Themes and Meanings (Masterplots II: Short Story Series, Revised Edition)
“Young Goodman Brown” is the classic American short story of the guilty conscience. The question Brown confronts is whether his heritage of Original Sin incapacitates him for resisting personal sin. In this profoundly ambiguous story, Brown wavers between the desperate cynicism of the corrupt soul and the hopefulness of the believer. At the beginning of the story, he has already made his bargain with the Devil—hardly a token that he is among God’s elect but not necessarily a sign of damnation, either, if he can reject the consummation in the form of the perverted communion service in the woods. Whether by act of will or by divine grace, Brown appears to have resisted the power of evil at the climactic moment and given evidence of at least the possibility of salvation for his wife and himself.
However, if he has, what can be made of his life thereafter? All family and community relationships have been poisoned, and if he can be said to retain his faith, he appears to have lost hope completely. If the ability to resist the Devil at his own table is victory, he has triumphed; if he has made the effort at the expense of his capability for human trust, he has met spiritual defeat. Hawthorne raises the question of whether Brown fell asleep in the forest and dreamed the witches’ Sabbath. The reader, invited to ponder whether one dream could have such an intensive and extensive effect, may well proceed to wonder why Brown found it necessary to invade...
(The entire section is 723 words.)
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Turning to the history of New England as he did for so many of his tales, Hawthorne centers his attention in this tale on the effects of the rigid Puritan theocracy on a young man who has begun to doubt the goodness of those around him. Drawing on the history of his ancestors, the writer creates a story which is a subtle inversion of a traditional New England Puritan theme: the errand into the wilderness. The men and women who fled religious persecution and settled the rocky area north of the Long Island Sound and along the Atlantic coast saw themselves as bringing God's word to the savages of the New World and establishing a society of the elect. Both communally and individually, they entered into a covenant with their Maker: On their side, they would abide by the strict commandments outlined in the Bible, and in return God would grant them eternal salvation.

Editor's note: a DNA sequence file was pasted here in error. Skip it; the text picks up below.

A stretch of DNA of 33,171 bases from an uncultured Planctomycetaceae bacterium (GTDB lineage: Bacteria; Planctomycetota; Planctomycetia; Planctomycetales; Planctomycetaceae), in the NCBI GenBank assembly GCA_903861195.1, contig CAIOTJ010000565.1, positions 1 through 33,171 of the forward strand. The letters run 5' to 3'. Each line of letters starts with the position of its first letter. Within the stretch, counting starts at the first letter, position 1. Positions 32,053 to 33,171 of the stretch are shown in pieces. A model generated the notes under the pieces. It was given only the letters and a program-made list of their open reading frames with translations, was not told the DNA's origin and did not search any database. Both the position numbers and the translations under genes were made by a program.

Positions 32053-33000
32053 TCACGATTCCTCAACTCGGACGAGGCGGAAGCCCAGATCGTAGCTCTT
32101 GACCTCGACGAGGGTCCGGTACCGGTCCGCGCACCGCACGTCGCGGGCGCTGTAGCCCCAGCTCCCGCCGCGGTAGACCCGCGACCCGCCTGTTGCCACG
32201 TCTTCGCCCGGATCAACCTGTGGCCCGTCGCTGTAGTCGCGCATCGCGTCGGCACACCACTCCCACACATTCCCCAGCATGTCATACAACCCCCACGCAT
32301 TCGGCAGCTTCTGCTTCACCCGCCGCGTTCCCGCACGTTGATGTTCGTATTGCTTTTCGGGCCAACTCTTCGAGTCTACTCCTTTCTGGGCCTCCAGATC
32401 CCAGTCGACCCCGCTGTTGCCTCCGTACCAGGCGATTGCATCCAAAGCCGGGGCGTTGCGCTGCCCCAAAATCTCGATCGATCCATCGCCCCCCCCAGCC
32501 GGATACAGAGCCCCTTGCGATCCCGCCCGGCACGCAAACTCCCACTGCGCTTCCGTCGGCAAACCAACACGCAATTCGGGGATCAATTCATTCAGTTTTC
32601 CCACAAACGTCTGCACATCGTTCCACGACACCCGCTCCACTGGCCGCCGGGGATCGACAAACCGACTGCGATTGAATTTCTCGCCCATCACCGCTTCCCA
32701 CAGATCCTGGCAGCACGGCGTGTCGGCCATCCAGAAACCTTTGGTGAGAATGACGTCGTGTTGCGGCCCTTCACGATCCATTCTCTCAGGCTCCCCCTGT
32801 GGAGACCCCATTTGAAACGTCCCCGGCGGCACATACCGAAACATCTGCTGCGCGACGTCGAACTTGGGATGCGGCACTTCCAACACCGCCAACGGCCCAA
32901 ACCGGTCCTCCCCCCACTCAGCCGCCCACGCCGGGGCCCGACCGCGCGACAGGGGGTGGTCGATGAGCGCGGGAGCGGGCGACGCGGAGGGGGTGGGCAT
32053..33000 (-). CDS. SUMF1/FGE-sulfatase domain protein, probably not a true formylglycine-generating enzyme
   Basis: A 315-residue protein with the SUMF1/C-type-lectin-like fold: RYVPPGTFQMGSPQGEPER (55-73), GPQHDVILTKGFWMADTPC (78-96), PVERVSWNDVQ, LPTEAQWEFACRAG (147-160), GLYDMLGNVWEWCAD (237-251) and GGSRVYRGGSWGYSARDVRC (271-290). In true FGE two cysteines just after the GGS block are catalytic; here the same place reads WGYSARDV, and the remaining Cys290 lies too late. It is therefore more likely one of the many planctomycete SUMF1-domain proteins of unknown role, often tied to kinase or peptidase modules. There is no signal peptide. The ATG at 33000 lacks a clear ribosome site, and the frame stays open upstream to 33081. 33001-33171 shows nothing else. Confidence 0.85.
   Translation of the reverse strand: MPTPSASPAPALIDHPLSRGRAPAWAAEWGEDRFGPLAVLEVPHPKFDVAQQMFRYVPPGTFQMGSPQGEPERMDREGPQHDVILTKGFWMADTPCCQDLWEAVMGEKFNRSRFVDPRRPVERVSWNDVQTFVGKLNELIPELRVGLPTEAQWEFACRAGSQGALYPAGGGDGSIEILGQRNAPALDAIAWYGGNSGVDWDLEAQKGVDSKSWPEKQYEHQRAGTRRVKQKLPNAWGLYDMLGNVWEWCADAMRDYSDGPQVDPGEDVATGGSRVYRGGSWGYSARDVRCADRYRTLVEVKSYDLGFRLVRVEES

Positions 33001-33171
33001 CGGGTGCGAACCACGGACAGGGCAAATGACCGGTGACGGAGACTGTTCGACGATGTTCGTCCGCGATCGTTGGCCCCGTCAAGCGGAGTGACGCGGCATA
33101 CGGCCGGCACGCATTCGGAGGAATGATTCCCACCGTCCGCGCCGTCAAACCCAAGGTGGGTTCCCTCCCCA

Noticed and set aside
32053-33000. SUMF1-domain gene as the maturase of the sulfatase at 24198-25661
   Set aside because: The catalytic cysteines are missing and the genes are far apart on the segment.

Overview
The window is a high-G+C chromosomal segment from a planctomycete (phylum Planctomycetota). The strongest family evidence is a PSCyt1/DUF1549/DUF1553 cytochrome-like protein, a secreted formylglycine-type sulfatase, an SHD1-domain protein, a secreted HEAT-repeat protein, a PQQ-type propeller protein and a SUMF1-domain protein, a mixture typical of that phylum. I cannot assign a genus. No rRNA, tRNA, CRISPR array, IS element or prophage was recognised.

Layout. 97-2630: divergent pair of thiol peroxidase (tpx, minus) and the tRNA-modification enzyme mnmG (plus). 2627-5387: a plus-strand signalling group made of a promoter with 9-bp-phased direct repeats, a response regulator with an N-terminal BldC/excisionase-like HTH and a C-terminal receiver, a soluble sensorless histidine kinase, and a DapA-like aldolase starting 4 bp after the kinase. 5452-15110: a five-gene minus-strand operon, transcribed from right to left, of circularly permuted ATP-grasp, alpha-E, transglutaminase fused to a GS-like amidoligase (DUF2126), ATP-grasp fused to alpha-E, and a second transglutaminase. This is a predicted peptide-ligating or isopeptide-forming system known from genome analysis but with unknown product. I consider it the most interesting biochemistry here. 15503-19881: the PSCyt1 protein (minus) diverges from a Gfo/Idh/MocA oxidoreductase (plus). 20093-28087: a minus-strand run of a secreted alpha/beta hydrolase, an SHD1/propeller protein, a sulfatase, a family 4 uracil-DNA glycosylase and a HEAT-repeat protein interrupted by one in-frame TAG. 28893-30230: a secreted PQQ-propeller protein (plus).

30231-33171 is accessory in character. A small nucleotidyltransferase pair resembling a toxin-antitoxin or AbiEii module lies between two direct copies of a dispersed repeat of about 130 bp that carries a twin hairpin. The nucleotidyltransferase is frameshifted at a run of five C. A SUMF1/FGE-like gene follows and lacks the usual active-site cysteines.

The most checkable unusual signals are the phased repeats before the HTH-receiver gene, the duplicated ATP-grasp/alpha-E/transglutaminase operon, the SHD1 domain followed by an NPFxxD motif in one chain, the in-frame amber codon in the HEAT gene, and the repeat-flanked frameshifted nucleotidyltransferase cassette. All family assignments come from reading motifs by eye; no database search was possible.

Goodman Brown's quest into the wilderness is a journey to test this doctrine. Besieged with doubt about the holiness of those around him — and perhaps doubting the depth of his own commitment to goodness as well — he seeks to get behind the public masks of his fellow citizens to see if they are really as devoted to God as they profess. Hawthorne's hero discovers what he most fears: that evil lies in the hearts of all whom he has trusted, even his most beloved wife. The writer's position is not that of his protagonist, however: Throughout the tale Hawthorne provides subtle clues that Goodman...
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"Young Goodman Brown" tells the story of a Puritan man who loses faith in humankind after he thinks he witnesses his wife and respected members of his town participating in a Black Mass. His experience dooms him to a life of gloom and mistrust.
Guilt vs. Innocence
Hawthorne presents Young Goodman Brown's evening of diabolical revelry as the first and last fling with evil the inexperienced young man ever has. Early in the story, Brown says: "after this one night I'll cling to [Faith's] skirts and follow her to heaven." He believes Faith is an "angel" and one of the Puritan elect who is destined for heaven.
Unfortunately, Brown's experience in the forest makes him reject his previous conviction of the prevailing power of good. He instead embraces the Devil's claim—"Evil is the nature of mankind"— by crying out ''Come, devil: for to thee is this world given." This acknowledgment, fueled by the discovery of hypocrisy in the catechist, clergy, the magistrates of Salem, and his own wife, destroys Brown's faith in the Puritan elect. It also sets the tone for the rest of his life. Critics often view this outcome as an attack by Hawthorne on the unredemptive nature of the Puritan belief system, which holds that people are evil by nature because of original sin.
Alienation vs. Community
Though Brown successfully rejects the Devil in his physical form, he allows sin to reside within him when...
(The entire section is 498 words.)